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Holy See Address to U.N. on Peace

"First and Foremost a Culture"

NEW YORK, NOV. 8, 2006 (Zenit) - Here is the address delivered Friday by Archbishop Celestino Migliore, the Holy See's permanent observer to the United Nations, the 61st session of the U.N. General Assembly, on cultivating a culture of peace.

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Madam President,

The maintenance, defense and promotion of peace in the world are at the summit of the functions and priorities of the United Nations. Through conviction and many years' experience, this organization believes that peace is first and foremost a culture prior to its being a network of peaceful relations among nations, anchored in the system of rules and mechanisms of international law.

All through the years of the U.N.'s activity, the Holy See has expressed confidence in this institution as a privileged forum where nations can work in concert for the promotion of peace, and has offered its own contribution in reading the signs of the times, deepening reflection, and above all in rallying entire communities in the world to foster and maintain a culture of peace.

At the start of this year, Benedict XVI addressed all women and men of goodwill with a message entitled "In Truth, Peace."

Reading the signs of our time in which terrorism, nihilism and fanatical fundamentalism threaten peaceful coexistence, the Pope underlined the inseparable bond between peace and truth.

Peace implies a truth which is common to all peoples beyond cultural, philosophical and religious diversities. It is the idea of the dignity of every human person intimately linked to the transcendent. Thus peace will be reached once it is understood and put into practice as the realization of this shared truth, in mutual respect of cultural diversities.

"An extreme exaltation of differences clashes with this fundamental truth. We need to regain an awareness that we share a common destiny which is ultimately transcendent, so as to maximize our historical and cultural differences, not in opposition to, but in cooperation with, people belonging to other cultures" (no. 6). To this end, we need to affirm the common commitment to promoting institutions and methods of joint action and cooperation between peoples and nations, and especially to fostering education for peace, at a level well above the necessary and hoped for structural reforms.

In this context, my delegation would like to renew its support for the ongoing International Decade for a Culture of Peace and Nonviolence for the Children of the World, 2001-2010. We all have a great responsibility for the formation of future generations. That is why the Pontifical Council for Interreligious Dialogue will convene a meeting in Assisi tomorrow for young people from different countries and cultural and religious backgrounds, engaging them in a personal commitment to dialogue, prayer and education on tolerance and peace.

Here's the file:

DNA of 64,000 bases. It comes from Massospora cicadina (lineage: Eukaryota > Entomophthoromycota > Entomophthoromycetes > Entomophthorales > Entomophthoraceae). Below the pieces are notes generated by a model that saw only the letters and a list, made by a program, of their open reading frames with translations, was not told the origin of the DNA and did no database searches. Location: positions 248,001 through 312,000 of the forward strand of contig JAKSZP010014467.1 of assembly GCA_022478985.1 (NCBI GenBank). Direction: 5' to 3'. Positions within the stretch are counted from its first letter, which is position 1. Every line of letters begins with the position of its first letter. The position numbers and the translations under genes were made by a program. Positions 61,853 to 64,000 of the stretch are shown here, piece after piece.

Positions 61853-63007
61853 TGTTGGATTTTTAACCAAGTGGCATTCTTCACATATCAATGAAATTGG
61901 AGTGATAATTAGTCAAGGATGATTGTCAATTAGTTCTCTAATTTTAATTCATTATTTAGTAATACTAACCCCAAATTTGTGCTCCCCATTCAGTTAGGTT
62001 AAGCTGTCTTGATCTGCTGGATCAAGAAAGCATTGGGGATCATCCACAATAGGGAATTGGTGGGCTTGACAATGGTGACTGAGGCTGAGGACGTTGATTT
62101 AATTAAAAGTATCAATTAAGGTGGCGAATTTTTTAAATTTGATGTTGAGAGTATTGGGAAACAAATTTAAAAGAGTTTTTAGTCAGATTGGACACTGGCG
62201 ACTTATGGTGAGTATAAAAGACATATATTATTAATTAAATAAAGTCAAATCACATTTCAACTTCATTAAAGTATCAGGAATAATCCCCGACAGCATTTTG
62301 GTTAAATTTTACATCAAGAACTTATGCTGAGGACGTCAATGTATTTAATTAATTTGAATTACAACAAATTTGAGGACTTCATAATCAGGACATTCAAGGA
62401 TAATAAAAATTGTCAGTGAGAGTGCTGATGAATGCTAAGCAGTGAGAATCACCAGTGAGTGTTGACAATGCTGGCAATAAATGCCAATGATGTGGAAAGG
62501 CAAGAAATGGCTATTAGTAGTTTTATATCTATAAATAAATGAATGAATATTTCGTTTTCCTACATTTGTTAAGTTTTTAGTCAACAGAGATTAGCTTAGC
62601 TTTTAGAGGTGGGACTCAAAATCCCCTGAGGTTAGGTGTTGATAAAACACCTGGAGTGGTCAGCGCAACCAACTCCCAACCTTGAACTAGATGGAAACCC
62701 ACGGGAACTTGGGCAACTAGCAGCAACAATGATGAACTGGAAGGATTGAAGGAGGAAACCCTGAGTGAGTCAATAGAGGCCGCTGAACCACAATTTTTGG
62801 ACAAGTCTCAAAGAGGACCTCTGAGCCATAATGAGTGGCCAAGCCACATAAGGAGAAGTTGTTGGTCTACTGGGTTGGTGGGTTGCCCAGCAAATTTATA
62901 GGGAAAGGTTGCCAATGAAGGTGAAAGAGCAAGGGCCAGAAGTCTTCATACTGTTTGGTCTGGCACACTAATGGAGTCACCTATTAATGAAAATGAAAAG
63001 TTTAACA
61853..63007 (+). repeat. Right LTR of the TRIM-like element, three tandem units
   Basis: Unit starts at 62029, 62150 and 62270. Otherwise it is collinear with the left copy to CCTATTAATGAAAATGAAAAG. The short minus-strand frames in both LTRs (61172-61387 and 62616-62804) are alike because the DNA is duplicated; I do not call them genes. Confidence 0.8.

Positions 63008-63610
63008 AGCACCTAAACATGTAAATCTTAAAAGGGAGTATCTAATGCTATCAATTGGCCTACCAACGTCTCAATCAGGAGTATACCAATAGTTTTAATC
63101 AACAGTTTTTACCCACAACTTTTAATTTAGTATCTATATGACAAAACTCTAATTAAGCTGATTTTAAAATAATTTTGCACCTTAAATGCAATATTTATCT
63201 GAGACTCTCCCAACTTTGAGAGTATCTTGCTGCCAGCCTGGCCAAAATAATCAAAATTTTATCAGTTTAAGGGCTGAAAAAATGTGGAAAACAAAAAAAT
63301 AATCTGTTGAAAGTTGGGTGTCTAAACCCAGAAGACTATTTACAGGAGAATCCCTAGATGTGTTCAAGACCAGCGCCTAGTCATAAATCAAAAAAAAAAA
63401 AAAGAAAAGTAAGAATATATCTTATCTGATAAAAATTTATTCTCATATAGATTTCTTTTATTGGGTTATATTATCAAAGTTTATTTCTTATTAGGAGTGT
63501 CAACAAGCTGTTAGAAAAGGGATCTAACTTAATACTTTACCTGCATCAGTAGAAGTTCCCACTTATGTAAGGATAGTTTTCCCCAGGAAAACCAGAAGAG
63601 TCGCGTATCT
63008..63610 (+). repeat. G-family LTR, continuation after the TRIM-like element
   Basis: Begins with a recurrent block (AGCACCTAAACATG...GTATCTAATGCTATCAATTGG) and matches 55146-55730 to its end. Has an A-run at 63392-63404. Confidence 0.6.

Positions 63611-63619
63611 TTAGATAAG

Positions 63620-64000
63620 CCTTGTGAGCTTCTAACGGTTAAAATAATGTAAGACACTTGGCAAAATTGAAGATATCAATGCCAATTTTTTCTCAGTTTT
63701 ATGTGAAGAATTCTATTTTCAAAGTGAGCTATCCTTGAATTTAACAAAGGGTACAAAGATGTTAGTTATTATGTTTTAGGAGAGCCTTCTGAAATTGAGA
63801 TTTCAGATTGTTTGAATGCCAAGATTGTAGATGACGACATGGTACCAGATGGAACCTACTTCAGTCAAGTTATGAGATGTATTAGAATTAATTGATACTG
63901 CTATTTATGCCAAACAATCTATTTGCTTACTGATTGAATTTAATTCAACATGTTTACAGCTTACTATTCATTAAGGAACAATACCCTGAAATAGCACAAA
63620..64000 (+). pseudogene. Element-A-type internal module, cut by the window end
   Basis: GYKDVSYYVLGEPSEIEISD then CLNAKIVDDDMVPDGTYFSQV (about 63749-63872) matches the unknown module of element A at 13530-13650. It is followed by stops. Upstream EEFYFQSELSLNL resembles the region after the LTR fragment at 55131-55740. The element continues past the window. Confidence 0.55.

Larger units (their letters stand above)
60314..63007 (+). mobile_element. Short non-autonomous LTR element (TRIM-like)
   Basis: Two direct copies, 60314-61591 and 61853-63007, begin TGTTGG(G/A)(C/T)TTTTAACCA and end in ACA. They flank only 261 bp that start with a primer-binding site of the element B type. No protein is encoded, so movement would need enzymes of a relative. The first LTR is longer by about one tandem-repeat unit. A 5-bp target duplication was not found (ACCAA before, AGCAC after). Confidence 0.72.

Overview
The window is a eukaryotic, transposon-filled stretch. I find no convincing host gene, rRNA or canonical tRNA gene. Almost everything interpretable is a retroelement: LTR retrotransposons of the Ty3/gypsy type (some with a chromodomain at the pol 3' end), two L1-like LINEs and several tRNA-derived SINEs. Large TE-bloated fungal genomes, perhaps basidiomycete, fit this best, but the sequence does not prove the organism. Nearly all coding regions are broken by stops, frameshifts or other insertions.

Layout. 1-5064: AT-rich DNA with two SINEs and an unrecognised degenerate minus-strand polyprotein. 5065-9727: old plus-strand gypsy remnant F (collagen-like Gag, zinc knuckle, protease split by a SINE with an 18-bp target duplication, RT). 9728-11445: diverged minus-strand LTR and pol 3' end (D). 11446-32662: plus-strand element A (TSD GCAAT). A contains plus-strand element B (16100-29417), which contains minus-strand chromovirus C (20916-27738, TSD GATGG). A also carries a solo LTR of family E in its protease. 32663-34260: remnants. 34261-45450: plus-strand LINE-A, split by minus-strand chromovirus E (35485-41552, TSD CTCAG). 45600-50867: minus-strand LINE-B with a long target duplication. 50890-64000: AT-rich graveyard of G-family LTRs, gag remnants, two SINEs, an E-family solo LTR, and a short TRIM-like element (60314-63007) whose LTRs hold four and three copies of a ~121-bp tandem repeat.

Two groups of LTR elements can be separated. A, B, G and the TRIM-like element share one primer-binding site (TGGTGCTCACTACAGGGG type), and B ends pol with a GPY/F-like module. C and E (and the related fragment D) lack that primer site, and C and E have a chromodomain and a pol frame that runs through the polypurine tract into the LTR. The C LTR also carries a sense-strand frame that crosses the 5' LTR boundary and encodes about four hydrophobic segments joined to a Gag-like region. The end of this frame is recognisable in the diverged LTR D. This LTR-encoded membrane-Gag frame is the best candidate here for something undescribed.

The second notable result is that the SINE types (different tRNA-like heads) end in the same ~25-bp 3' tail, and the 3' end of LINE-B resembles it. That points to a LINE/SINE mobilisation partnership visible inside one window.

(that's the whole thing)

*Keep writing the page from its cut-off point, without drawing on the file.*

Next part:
The lack of the basic truth of peace at the cultural level has undoubtedly produced devastating effects down through the years and there are still cultures and mentalities that even today deny it exists. The most dramatic example is international terrorism. The criminal designs of international terrorism rest on false cultural roots which deny the existence of a link between truth and human life. Such roots are identifiable in nihilism and in fanatical fundamentalism, which are erroneous ways of relating to truth. "The nihilist denies the very existence of truth, while the fundamentalist claims to be able to impose it by force. Despite their different origins and cultural backgrounds, both show a dangerous contempt for human beings and human life, and ultimately for God himself" (no.10).

The causes of the lack of peace in our world cannot be reduced to those of an exclusively social or political nature. Terrorism, wars, genocides and national and international injustices which discriminate, oppress and abandon to hunger and helplessness entire populations, hinder or threaten the right to existence of nations, can also be explained by deeper motivations of a cultural, ideological, philosophical and even religious nature. Social behavior and political choices usually follow. At this level, it is essential to formulate both national and international peace policies, which will embrace the truth of peace and shun lies as a system for relations or governance.

With the 2005 Summit Outcome document, this organization adopted the principle of the responsibility to protect as a practical translation of the exercise of sovereignty and of governance. The responsibility to protect presupposes the capacity and the will to remove threats, to establish relations and mechanisms apt to continue to dissuade humanity from resolving their disputes through the use of force and, to the extent possible, to substitute force with law.

The responsibility to protect is intimately linked and directly proportional to the respect for the truth of peace, whether it is a question of deciding to use force in extreme cases, the conduct during and after conflict, military expenditure, the arms trade, disarmament and nuclear proliferation, demographics or the approach to development.

To realize peace at the social and political level, the correct relation between truth and peace at the cultural level needs to be reestablished.

Thank you, Madam President.


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Peace, War, UN, Migliore

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